Now's the Time for CMOs to Adopt the 7-S Framework

Leverage the Analytical Tool to Improve Marketing Effectiveness

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Dean Crutchfield
Dean Crutchfield

Marketing is facing its first real existential crisis, as pressure builds on CMOs to achieve what many are referring to as "the same impact for 60% of the dollars." That's why now's the time for CMOs to adopt and apply to their marketing operations the 7-S Framework, an analytical tool that's been successfully used by hundreds of corporations.

Developed for organizations by McKinsey consultants in the early 1980s, the framework represented a new way of thinking about organizational effectiveness, focused not on structure but on coordination. The concept was simple: Change one of seven interrelated levers, and you must change them all.

CMOs today have remarkable opportunities to engage consumers in a two-way relationship. To do so requires recalibrating their entire marketing operation, from departments to brands to agency partners. Leveraging the principles of the 7-S Framework can help CMOs standardize the process' success and efficiency.

Here's an overview of the seven levers and the ways in which CMOs should apply the framework to improve their own operations.

1. Shared values. The interconnecting center of McKinsey's model, this is where the other six levers come together. Today's consumers admire brands that enable them to participate. So CMOs must adopt narrative-based brand and marketing strategies that can engage consumers, creating brands that are more magnanimous, malleable and functional. Product Red's unique approach reinvented the business of philanthropy by creating reciprocity with the customer while simultaneously demonstrating that its partner brands promote the cause and concomitantly make money by doing good. That takes coordination of all seven levers.

2. Strategy. CMOs are seeking new ways to get and keep customers. According to Verse Group and Jupiter research, more than 60% of CMOs surveyed said traditional advertising and brand positioning are not as effective for attracting customers. So CMOs are looking to improve CPM. Case in point: Reckitt Benckiser's decision to boost TV advertising effectiveness by ramping up online video spend with the likes of Hulu; industry pundits believe online media could be up to $43 billion by 2013. Multiplatform marketing doesn't mean TV is dead, just the "traditional" part. In August, Canoe Ventures will open up two-thirds of American homes with its CAAS system and create a new frontier for hypertargeted "addressable media," a boon for advertisers.

3. Structure. For the CMO, what matters is the structure of agency relationships. Consolidation is king, as evidenced by Dell's worthy but flawed attempt to consolidate 800 agencies into Enfatico. While it's critical to consolidate cost, you can't consolidate creativity. The fix: P&G's "Brand Agency Leader" value-based compensation model, where one agency is responsible for all the other partners, including payments, budgets and hires. The seven variables are crucial for this model to succeed.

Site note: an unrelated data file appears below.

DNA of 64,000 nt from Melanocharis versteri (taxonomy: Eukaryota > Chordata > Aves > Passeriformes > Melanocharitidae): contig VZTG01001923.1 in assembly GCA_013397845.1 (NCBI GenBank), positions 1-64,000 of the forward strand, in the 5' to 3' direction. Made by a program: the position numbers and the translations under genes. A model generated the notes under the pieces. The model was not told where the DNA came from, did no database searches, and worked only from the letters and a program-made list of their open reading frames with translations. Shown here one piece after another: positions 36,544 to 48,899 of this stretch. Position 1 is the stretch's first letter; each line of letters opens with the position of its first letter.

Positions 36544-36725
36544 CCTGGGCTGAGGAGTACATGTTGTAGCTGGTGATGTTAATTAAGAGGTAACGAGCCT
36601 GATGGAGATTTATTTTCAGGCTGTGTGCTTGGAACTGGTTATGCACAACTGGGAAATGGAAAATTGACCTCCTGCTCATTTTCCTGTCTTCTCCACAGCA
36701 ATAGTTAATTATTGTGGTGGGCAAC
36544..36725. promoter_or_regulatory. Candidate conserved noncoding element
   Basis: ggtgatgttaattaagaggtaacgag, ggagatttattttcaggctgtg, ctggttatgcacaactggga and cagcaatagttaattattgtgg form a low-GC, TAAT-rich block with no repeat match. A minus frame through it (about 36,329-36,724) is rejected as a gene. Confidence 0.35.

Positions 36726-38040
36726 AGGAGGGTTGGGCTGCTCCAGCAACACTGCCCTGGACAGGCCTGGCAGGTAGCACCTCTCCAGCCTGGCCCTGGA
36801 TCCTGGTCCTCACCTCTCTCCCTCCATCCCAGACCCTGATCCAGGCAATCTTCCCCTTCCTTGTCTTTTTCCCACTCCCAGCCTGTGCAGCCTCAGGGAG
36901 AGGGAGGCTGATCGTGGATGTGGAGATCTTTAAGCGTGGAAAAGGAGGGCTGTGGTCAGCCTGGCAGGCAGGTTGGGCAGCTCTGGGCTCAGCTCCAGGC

4. System. ROI is the system the CMO needs to perfect. To enhance the chief financial officer's view of marketing's value, CMOs are leading the charge for change, as demonstrated by Coca-Cola Co.'s recent initiative to push for the adoption of value-based compensation models. The idea isn't new, but the need has gained momentum as CMOs hasten to cut costs and complain that current ROI tools are inadequate.

Dean Crutchfield is a brand consultant. He was senior VP-marketing at Wolff Olins from 2002 to 2008. Previously, he worked at brand businesses including Landor, Michael Peters and Luxon Carra.

5. Staff. The CMO is the key to a successful staffing strategy as he or she decides how to build the brand across multiple channels and the people required. Understanding the variables of the 7-S Framework is essential as pressure mounts to reduce headcount but retain the best people for the task at hand. "The Vitality Curve" is one of the best tools for doing so. It prioritizes the top 20% for special treatment, 70% for training and the bottom 10% for firing.

6. Style/Culture. For the CMO, it's the style of marketing communication that can optimize the changing relationship between brand and consumer. Today marketers can hold entirely different conversations with the consumer by shaping brands that enable people to participate. It used to be the 4Ps (price, product, place, promotion); now it's the 4Cs: content, community, commerce and consumers. To tap these, the full force of marketing is awesomely powerful, but there are caveats if you neglect certain levers. PepsiCo Americas CEO Massimo d'Amore's vainglorious attempt to revitalize seven brands simultaneously to save costs, consolidate agency partners and bring a cohesive approach to the brands backfired, costing millions. While big results require big ambitions, appetites need to be separated from requirements (seven of them).

7. Skill. For marketers it's about how to generate more "earned media" from budgets and how brand narratives, non-traditional media and innovation will play a central role, but there's a skill gap between need and capability. Ultimately, with a shift in the world of brands and marketing, new skills are required as ever more complex programs are designed that integrate traditional and non-traditional media. P&G's "Build From Within" program tracks the performance of its star performers, known as Proctoids, via monthly and annual talent reviews. Evidently it's been successful.

The success of contrarian marketing strategies requires CMOs to table prevailing marketing theories and embrace experimentation. There are very few things in business that pay off by waiting. Now's the time for the CMO to leverage the 7-S Framework.

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